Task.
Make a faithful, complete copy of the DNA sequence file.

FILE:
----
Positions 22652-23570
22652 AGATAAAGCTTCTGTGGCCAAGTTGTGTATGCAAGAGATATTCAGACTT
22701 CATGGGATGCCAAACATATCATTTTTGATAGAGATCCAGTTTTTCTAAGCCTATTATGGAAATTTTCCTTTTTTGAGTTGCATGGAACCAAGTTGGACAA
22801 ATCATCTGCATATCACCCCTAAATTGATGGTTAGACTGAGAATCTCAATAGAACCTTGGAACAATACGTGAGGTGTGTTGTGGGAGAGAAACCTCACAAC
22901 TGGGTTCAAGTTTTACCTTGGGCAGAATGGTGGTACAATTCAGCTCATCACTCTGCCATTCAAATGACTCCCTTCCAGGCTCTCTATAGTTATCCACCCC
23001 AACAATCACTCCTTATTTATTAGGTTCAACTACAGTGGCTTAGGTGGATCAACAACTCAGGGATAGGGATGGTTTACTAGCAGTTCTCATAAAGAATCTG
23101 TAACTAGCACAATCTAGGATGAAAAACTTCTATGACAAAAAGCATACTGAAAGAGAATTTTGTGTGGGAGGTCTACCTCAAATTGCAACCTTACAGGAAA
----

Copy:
Positions 22652-23570
22652 AGATAAAGCTTCTGTGGCCAAGTTGTGTATGCAAGAGATATTCAGACTT
22701 CATGGGATGCCAAACATATCATTTTTGATAGAGATCCAGTTTTTCTAAGCCTATTATGGAAATTTTCCTTTTTTGAGTTGCATGGAACCAAGTTGGACAA
22801 ATCATCTGCATATCACCCCTAAATTGATGGTTAGACTGAGAATCTCAATAGAACCTTGGAACAATACGTGAGGTGTGTTGTGGGAGAGAAACCTCACAAC
22901 TGGGTTCAAGTTTTACCTTGGGCAGAATGGTGGTACAATTCAGCTCATCACTCTGCCATTCAAATGACTCCCTTCCAGGCTCTCTATAGTTATCCACCCC
23001 AACAATCACTCCTTATTTATTAGGTTCAACTACAGTGGCTTAGGTGGATCAACAACTCAGGGATAGGGATGGTTTACTAGCAGTTCTCATAAAGAATCTG
23101 TAACTAGCACAATCTAGGATGAAAAACTTCTATGACAAAAAGCATACTGAAAGAGAATTTTGTGTGGGAGGTCTACCTCAAATTGCAACCTTACAGGAAA